Like many vinyl collectors, I tend to view greatest hits albums on vinyl with skepticism. Since listening to a record involves a special participation on the part of the listener, placing the record on the turntable, cueing and dropping the needle, it’s an activity made for digesting original albums as a whole rather than selected hits compiled to fill a record label’s coffers or fulfill an artist’s contractual obligation. But there are some special exceptions.
There exist greatest hits compilations that become as important to a career as the best studio album. They can be the beginner’s gateway to an intimidating discography, the end game for a minor fan who prefers nothing more than a concise overview of the artist, or they can act like the perfect mixtape for a super fan. Below are 10 greatest of the greatest, the cream of the crop. The essence of an artist or a glimpse of greatness, your collection will benefit from any one of these albums.
Patsy Cline was one of the greats. A country music star, Cline could do honky tonk and pop standards. Greatest Hits was released in 1967, four years after her death, and it focuses more on her country-pop crooners but it’s a solid album. Beginning with her first big hit “Walkin’ After Midnight,” these are timeless classics, most of which charted on both country and pop charts, and are still heard today in films and radio. On songs like “Crazy,” and “I Fall to Pieces,” Cline’s smooth, emotion-filled vocal delivery imbued every song with such feeling they’re identifiable to anyone who’s ever lost in love. When I bought a cassette version of this album as a kid, I had no idea it held the record for weeks spent on the country charts, the longest for any female country artist, or that it would eventually achieve Diamond status in 2005. All I knew is that it had two of my favorite songs, “Crazy” and “She’s Got You,” the latter being such a gut-punch with Cline’s delivery, the lyrics still get me. “I’ve got the records that we used to share/and they still sound the same as when you were there/the only thing different, the only thing new/I’ve got the records, she’s got you.” Perfect for a lazy morning or a night drowning your sorrows.
The Beatles may have broken up but Beatlemania was alive and kicking in 1973 thanks to successful solo albums from each of the former Beatles. There was also a 4xLP bootleg compilation being sold on TV in 1972 (some lax copyright laws back then) so Apple put together their own official compilations for release in 1973 which became known as The Red Album and The Blue Album. Condensing such a rich career into two 2xLP albums was not easy but sticking to Beatles-only compositions and making sure all UK A-sides were included as well as some important non-singles, these compilations give us 54 of the best Beatles songs. For years these albums were the only place to hear non-album singles like “We Can Work It Out” and “Day Tripper” as well as single versions of other tracks like “Revolution” and “Let It Be.” Later they became the first introduction to the band by generations who didn’t experience the ‘60s but by that time the merits of the music were no longer in doubt. The themes of love, life, and hope were universal. These albums are a great overview of one of the greatest bands ever.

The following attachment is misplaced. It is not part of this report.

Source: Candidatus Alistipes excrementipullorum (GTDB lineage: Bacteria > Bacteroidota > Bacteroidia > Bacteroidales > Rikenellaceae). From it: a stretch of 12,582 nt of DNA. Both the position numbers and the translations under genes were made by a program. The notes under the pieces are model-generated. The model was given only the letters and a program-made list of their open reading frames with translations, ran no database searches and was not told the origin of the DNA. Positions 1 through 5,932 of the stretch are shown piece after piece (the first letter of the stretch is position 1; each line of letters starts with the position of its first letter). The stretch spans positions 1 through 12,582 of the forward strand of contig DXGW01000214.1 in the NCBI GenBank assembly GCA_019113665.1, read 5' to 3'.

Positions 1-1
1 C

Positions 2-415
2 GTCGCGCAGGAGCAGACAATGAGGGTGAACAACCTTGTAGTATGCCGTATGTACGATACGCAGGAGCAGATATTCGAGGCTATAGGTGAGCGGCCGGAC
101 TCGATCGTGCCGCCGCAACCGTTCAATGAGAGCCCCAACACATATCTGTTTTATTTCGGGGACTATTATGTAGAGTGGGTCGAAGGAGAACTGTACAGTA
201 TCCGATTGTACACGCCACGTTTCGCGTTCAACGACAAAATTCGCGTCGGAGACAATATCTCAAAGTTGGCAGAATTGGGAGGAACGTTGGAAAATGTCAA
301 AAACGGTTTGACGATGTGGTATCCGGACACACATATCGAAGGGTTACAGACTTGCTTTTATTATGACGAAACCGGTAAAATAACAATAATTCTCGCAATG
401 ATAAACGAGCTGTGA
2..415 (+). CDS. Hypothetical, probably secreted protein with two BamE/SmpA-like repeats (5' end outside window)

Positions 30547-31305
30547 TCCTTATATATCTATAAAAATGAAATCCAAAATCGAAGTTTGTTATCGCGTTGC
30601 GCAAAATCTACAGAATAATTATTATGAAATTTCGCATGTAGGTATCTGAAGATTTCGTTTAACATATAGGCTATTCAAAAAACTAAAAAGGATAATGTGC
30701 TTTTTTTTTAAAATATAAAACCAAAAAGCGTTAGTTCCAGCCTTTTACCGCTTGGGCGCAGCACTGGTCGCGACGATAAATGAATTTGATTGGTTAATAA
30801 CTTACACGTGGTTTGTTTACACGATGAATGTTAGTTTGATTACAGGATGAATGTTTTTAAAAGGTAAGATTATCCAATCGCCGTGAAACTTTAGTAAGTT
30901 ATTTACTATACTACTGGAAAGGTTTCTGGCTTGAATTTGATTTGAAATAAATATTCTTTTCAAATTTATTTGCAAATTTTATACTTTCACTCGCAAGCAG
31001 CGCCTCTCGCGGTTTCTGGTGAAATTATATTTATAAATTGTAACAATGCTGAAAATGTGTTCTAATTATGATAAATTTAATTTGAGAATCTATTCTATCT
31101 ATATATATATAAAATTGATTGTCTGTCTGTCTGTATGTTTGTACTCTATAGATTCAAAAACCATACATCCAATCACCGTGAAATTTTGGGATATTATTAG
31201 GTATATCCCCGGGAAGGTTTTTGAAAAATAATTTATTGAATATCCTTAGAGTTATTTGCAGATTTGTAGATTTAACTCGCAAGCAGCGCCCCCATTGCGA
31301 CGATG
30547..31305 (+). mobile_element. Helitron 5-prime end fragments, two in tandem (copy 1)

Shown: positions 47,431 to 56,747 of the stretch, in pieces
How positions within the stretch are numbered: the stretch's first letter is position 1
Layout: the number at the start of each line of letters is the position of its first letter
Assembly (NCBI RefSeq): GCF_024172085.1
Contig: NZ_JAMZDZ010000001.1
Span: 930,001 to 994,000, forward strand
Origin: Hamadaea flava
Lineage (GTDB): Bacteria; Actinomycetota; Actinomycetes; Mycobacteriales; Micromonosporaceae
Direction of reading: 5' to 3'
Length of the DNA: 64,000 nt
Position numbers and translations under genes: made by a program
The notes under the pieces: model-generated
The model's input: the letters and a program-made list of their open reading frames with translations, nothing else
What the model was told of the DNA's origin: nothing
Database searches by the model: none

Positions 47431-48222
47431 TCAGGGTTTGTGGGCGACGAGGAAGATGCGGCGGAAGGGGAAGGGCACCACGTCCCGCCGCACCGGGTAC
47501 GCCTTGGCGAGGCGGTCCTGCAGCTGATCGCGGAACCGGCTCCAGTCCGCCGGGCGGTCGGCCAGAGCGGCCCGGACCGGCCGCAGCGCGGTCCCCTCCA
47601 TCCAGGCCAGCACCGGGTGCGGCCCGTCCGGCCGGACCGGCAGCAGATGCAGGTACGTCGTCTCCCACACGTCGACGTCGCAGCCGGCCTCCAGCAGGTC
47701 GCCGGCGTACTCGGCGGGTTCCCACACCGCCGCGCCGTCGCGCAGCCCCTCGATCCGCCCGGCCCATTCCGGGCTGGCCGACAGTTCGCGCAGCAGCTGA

Forged in the fires of the New York punk scene in the mid-late 1970s, Blondie proved adept at incorporating multiple music genres like pop, reggae, rap, and disco, establishing themselves as one of the premiere new wave acts of the ‘70s and early ‘80s. The Best of Blondie was released in 1981 and includes singles from their first five albums some of which are remixed especially for this compilation. Lead singer Debbie Harry combined punk’s “fuck you” attitude with an icy seductiveness, luring listeners with bubblegum pop crooning (“Sunday Girl”, “In The Flesh”, and “Presence Dear”) and biting rockers (“Hanging on the Telephone,” “One Way or Another,” “Call Me,” and “Rip Her to Shreds”). Refusing to sit on their punk rock laurels, Blondie flipped off the haters with their disco-infused “Heart of Glass” and “Rapture,” the latter being the first song with rapping to top the charts, and breaking them into the mainstream. This collection is an essential peek at a Blondie in their genre-bending prime and will certainly make you want to dive into the rest of their early discography.
There is no one better at begging for love than R&B/soul singer Al Green. He pleads and he bleeds and when he’s beaten on the floor, down and out, he gets back up and pleads some more. It’s no wonder that his biggest hits all seem to be about this very subject which is the beauty of his Greatest Hits album, released in 1975. Ditching chronology, the sequencing of the songs is absolutely perfect; if you didn’t know this was a compilation you’d think it was an intentional concept album about the turmoil of love and relationships. He’s “Tired of Being Alone” and wants his love back in “I’m Still In Love With You,” testifies to the power of “Love and Happiness” (this song was substituted for “How Can You Mend A Broken Heart” in a 1977 reissue), then proclaims his commitment in “Let’s Stay Together.” But the road to happy-ever-after is bumpy as described in “I Can’t Get Next To You” and “You Ought To Be With Me.” The album closes with “Let’s Get Married” which has Green saying he’s tired of playing around and wants to settle down.